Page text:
THE Central Asia and Turkey Hotel Investment Conference (Cathic 2012) was a resounding success with an impressive selection of panels led by global CEO’s and industry experts from around the globe.
More than 330 members of the hotel investment community met in Istanbul from February 6 to 8 at the Ceylan InterContinental in Istanbul to discuss opportunities in this dynamic region.
The event started with World Travel and Tourism Council (WTTC) marketing director Geoffrey Breeze outlining predictions for the global travel and tourism industry over the next decade. “In 2012 the global tourism industry provides one in 12 of all jobs, and accounts for nine per cent of global gross domestic product (GDP.) By 2022, we predict that this will change to one in 10 of all jobs worldwide, and 9.6 per cent of GDP,” he said.
He also predicted that by the end of 2012 one third of all worldwide travel sales will be made online. Turkey currently has the seventh largest online audience in Europe, with a 44 per cent penetration rate; Turks spend more time online than any other European country.
Issues affecting the Turkish tourism sector were addressed by Mehmet Ersoy, chairman of Etstur, Haluk Kaya, chairman of Bekay Property Partners and John Wilson, executive board member of Dedeman Hotels & Resorts, Ersoy said: “The Turkish government is working towards eliminating visa problems, developing more airports and extending existing ones.” He added that Istanbul’s role as a major hub will also be enhanced by a new airport which will open in three years’ time.
Kaya pointed out that there are two distinct tourism sectors in Turkey - all-inclusive resorts and city tourism. Istanbul has experienced a very fast growth of tourist arrivals, from just 2 million five years ago to eight million in 2011. He predicted that Istanbul will welcome 15 million visitors by 2015. “So of course, everyone wants a hotel in Istanbul.”
Kaya also raised the issue of inclusive resorts which do not generate income or jobs for the local community. “Belek is a disaster. Not a single restaurant in the town even though there are more than 40 four- and five-star hotels”, he said. “There is some investment now from Rixos hotels - but it is an important lesson for other resort locations.”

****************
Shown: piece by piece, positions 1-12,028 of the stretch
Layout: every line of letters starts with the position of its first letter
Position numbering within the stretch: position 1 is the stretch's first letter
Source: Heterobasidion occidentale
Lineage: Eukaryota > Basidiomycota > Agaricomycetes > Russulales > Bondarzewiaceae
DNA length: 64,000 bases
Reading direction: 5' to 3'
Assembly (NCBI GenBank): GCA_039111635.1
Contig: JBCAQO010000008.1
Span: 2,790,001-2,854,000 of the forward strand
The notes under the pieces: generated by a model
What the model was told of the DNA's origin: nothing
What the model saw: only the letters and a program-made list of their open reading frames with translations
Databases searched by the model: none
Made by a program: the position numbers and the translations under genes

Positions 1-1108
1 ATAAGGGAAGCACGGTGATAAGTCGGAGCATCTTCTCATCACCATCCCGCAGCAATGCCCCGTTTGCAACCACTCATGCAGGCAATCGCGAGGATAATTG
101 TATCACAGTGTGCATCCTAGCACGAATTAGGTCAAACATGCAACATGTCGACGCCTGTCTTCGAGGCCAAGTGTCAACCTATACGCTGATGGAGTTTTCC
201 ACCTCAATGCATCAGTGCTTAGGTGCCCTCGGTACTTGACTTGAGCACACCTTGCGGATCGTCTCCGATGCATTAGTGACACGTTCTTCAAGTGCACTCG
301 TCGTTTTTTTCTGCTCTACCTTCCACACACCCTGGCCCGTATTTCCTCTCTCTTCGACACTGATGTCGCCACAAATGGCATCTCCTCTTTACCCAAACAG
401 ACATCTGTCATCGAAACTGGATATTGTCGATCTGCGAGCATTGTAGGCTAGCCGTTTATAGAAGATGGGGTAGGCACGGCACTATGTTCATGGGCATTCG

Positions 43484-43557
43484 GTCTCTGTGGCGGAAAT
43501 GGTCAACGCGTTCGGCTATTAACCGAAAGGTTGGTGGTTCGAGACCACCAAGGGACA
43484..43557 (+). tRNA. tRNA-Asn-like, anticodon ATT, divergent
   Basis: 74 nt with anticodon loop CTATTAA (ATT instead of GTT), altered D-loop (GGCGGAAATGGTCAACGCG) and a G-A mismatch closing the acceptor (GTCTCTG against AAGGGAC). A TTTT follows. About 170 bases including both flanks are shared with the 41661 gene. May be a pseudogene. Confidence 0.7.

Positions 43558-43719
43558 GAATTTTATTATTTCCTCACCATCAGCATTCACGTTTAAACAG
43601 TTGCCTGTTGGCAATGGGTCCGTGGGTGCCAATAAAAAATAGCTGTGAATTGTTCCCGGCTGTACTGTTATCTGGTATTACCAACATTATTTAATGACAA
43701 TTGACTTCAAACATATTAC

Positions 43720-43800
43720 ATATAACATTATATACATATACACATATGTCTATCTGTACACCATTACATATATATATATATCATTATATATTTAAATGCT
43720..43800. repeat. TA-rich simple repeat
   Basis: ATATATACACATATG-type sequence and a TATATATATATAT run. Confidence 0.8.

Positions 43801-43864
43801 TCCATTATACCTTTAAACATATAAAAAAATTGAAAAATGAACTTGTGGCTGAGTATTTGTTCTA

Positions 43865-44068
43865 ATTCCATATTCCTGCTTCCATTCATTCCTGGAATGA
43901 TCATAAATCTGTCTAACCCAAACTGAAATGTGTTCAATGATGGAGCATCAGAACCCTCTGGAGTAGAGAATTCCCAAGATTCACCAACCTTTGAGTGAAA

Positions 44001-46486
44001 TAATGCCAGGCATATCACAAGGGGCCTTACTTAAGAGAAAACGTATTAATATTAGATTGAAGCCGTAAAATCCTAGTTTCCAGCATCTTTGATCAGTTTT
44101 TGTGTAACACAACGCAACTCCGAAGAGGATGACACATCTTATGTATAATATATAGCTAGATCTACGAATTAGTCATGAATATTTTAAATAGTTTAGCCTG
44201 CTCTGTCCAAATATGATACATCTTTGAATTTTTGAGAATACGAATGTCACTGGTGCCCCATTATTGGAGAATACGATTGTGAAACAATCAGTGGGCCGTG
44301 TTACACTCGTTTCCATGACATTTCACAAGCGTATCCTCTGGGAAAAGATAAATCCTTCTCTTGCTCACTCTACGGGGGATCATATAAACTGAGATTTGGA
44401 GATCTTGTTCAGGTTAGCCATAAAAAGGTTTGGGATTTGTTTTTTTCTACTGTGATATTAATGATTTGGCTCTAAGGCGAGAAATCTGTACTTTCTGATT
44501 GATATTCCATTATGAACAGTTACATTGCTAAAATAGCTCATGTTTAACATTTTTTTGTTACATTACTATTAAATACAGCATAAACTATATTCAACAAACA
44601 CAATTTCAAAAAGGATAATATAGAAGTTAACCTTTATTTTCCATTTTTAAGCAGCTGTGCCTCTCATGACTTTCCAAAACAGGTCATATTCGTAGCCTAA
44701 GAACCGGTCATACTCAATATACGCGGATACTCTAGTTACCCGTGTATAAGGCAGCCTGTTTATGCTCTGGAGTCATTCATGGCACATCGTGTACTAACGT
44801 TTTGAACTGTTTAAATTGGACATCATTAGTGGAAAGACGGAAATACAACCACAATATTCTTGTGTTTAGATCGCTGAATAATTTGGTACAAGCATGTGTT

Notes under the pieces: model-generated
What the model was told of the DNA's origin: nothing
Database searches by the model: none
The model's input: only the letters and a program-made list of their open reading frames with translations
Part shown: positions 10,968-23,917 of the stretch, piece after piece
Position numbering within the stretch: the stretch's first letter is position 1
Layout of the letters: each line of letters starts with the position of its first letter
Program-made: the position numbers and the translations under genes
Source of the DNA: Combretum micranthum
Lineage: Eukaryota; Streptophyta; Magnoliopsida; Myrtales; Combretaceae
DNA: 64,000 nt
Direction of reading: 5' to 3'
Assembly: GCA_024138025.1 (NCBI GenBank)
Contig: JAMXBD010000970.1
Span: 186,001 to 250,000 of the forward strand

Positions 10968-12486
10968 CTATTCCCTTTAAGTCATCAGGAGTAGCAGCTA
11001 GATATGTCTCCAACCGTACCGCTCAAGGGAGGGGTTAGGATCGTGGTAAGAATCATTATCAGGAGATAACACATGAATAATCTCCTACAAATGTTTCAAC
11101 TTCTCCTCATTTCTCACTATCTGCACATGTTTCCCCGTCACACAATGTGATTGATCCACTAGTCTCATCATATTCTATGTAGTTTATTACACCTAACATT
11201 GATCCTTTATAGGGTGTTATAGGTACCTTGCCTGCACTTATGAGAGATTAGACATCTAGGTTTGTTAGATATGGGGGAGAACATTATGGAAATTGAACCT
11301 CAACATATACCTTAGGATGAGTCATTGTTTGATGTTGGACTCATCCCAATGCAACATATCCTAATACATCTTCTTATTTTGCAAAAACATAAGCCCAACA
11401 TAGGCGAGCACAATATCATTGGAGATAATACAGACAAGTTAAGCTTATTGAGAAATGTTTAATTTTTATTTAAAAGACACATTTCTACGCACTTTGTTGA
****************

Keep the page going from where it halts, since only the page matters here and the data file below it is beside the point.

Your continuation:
Wilson said: “There is Istanbul and there is the rest. This is an extraordinarily dynamic marketplace and there is no sign of a slowing down in the growth in the Turkish tourism business. While we’re not immune from Europe’s troubles, I am not worried because Turkey’s unique geography means we can explore alternative and emerging markets to replace lower numbers from Europe’’.
The complexities of financing new hotel construction was explored in detail by Andrew Sangster, editorial director of Hotel Analyst Emerging Markets, in conversation with Puneet Chhatwal of Carlson Rezidor Hotel Group, Carlton Ervin, chief development officer for Marriott International, Ömer Isvan, president of Servotel Corporation and Peter Norman, SVP development at Hyatt International.
Sangster posed the question of how much equity the large global hotel management companies were prepared to commit to emerging markets in general, and Turkey in particular.
For Servotel, Isvan said: “Here in Turkey there is a ‘footprint’ race between the hotel companies. Particularly in resort areas, the traditional management contracts are the norm in this market. The big brands are reticent to introduce different equity models because they don’t want to set a precedent. However, some of the smaller chains are more aggressive and are embracing more creative financing deals.”
Norman said Hyatt has more asset investment than other global bands, with about 20 per cent of its portfolio in owned assets. “We believe that the bricks and the brains under one roof is good. You have to eat your own cooking sometimes, and as owners ourselves, we have the confidence of our other owners. In these more difficult times, we have to see what we can do to help owners get financing for projects, so we may look at joint ventures and ownership options in emerging markets on a case-by-case basis.”
Marriott’s approach was somewhat different, said Ervin. “We recently made two acquisitions in Western Europe, to give our Edition brand a presence in key markets. But we do these with an eye to recycling this capital as soon as possible. We also tend to consider this option only in established markets, so while we never say never, we are not contemplating buying assets in Turkey in the foreseeable future.”
The Carlson Rezidor Hotel Group has long experience of asset investment in this region, Chhatwal said: “We were first to do this in Istanbul 15 years ago, and we sold that asset recently. We also have experience in Tlbisi, Kievand St Petersburg. But Istanbul is not the place to invest these days, as the prices are too high. But I think it is a good time for investing in mid-market hotels in secondary Turkish cities and we would certainly use our balance sheet for that purpose.”
The final session of Cathic 2012 was with Turkish hotel veteran Murat Dedeman, chairman of Dedeman Hotels & Resorts International and president of Dedeman Holding who was presented with the Cathic 2012 Leadership Award by Mehmet Önkal, managing partner at BDO Hospitality Consulting. The award recognizes Dedeman’s 40-year contribution to the region’s tourism and hospitality sector.
Cathic 2013 will take place from February 4 to 6 , 2013, Istanbul.
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